Hundreds of indigenous people made a triumphal entry into La Paz Wednesday at the end of a two-month march from the Amazon to oppose the construction of a highway through their ancestral homeland.
The marchers, nearly 2,000 of whom set out in August and trekked 600 kilometers (370 miles) from the lowlands high into the Andes, were greeted as heroes as they entered the city accompanied by groups of workers and students.
People lining the streets waved Bolivian flags and white handkerchiefs, and cheered and applauded as the Indians passed.
Police and a riot control vehicle were withdrawn from the plaza outside the presidential palace as a gesture of goodwill, and President Evo Morales's information minister extended an official welcome to the protesters.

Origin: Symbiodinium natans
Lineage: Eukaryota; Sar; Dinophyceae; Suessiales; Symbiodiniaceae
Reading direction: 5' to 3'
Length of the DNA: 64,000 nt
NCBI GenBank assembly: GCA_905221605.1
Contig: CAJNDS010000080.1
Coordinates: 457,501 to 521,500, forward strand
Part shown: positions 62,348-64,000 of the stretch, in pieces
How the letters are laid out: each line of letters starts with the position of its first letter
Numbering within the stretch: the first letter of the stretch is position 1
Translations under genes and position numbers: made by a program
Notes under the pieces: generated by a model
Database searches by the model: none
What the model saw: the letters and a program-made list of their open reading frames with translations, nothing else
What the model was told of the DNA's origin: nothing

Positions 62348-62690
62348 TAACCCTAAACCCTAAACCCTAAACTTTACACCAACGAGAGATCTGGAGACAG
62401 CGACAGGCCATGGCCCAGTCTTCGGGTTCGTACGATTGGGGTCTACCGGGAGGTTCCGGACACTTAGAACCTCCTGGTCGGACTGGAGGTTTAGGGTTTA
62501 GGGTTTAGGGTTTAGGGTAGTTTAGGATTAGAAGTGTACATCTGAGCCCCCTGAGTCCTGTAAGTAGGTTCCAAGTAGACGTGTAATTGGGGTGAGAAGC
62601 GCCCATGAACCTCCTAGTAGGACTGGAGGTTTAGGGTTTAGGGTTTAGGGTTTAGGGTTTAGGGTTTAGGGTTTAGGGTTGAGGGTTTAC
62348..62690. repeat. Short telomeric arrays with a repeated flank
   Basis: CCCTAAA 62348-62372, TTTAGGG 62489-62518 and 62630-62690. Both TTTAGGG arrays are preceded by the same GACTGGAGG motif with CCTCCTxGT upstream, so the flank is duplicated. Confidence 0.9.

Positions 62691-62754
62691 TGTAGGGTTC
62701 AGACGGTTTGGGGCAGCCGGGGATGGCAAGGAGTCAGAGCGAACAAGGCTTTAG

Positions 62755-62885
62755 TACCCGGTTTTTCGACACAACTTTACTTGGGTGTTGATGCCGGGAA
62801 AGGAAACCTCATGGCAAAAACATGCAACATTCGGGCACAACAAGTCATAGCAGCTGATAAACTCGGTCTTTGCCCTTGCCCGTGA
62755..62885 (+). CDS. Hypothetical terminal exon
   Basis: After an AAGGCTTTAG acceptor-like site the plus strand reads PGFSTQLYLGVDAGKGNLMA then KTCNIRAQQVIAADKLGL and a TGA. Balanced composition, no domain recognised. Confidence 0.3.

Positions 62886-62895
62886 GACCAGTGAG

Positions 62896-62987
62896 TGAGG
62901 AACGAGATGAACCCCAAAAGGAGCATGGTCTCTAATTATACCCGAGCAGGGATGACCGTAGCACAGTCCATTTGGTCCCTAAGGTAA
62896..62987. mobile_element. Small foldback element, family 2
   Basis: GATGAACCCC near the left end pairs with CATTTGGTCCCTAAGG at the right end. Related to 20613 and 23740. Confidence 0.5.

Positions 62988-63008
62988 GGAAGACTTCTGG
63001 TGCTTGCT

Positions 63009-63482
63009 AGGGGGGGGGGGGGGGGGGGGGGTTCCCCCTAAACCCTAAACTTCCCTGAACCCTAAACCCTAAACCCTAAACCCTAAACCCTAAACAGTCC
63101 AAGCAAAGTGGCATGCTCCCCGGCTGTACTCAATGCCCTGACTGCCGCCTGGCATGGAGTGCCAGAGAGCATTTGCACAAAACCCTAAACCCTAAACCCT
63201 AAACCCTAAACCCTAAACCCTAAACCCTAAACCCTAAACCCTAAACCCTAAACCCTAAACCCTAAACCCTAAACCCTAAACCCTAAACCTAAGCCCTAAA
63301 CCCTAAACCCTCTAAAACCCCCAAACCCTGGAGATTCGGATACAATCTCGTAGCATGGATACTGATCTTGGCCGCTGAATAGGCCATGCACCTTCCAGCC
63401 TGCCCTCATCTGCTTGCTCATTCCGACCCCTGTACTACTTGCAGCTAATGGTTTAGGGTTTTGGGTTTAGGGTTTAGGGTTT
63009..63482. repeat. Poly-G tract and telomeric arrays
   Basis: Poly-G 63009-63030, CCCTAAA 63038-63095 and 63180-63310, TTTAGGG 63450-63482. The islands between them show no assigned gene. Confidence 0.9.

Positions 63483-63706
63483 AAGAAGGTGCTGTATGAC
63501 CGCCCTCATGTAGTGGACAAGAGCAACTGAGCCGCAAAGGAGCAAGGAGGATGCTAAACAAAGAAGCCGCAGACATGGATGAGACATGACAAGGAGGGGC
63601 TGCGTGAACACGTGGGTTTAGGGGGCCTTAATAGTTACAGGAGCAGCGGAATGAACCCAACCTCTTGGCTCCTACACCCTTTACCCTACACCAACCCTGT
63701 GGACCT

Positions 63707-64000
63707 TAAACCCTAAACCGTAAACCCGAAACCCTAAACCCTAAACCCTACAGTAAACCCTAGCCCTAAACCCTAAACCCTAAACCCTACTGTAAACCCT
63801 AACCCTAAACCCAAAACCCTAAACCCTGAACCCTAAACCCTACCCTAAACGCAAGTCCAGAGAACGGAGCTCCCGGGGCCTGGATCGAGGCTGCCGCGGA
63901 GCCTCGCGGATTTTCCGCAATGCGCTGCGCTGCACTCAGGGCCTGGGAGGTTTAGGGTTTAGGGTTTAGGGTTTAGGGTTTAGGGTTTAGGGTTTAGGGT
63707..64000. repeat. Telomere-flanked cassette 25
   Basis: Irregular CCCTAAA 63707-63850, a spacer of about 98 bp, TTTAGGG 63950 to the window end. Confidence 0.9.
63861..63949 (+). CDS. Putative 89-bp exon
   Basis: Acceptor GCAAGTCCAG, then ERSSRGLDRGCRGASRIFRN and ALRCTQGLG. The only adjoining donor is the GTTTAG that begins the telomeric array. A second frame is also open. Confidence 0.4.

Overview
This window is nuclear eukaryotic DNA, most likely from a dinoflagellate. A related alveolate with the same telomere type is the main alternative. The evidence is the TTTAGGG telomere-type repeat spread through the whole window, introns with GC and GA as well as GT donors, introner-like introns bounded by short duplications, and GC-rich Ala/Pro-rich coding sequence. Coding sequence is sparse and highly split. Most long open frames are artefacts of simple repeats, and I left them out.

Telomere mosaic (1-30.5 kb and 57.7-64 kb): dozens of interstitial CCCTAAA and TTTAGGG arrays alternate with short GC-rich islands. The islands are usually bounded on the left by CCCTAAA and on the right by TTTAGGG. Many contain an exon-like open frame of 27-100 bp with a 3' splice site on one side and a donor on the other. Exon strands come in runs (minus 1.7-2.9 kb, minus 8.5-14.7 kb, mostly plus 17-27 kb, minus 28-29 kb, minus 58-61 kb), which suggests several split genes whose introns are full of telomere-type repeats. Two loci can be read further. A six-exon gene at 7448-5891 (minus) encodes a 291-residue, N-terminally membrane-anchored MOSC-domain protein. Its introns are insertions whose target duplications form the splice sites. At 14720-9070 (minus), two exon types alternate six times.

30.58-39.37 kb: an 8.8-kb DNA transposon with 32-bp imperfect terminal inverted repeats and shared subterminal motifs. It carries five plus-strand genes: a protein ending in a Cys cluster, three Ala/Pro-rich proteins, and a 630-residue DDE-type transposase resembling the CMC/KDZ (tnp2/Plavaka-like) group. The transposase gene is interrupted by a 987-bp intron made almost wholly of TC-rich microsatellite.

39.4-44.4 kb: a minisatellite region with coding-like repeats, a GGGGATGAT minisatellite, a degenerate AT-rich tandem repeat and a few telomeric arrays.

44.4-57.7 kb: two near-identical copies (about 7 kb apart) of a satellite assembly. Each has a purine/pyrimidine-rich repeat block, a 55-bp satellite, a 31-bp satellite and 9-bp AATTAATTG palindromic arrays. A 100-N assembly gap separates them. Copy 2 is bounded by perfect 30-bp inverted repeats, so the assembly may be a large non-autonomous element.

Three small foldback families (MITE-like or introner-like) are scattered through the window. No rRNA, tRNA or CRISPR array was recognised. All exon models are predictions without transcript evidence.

The Indians are protesting plans to build a road through the pristine Isiboro Secure National Park and Indigenous Territory that would level an ancestral homeland inhabited by 50,000 native people from three different native groups.
Although the project has been suspended, the marchers want it killed for good.
Facing the biggest challenge yet from fellow Indians in his five years in office, Morales offered late Tuesday to meet with them for talks upon their arrival.
Explore further: Climate rhetoric faces devil in the detail at Lima talks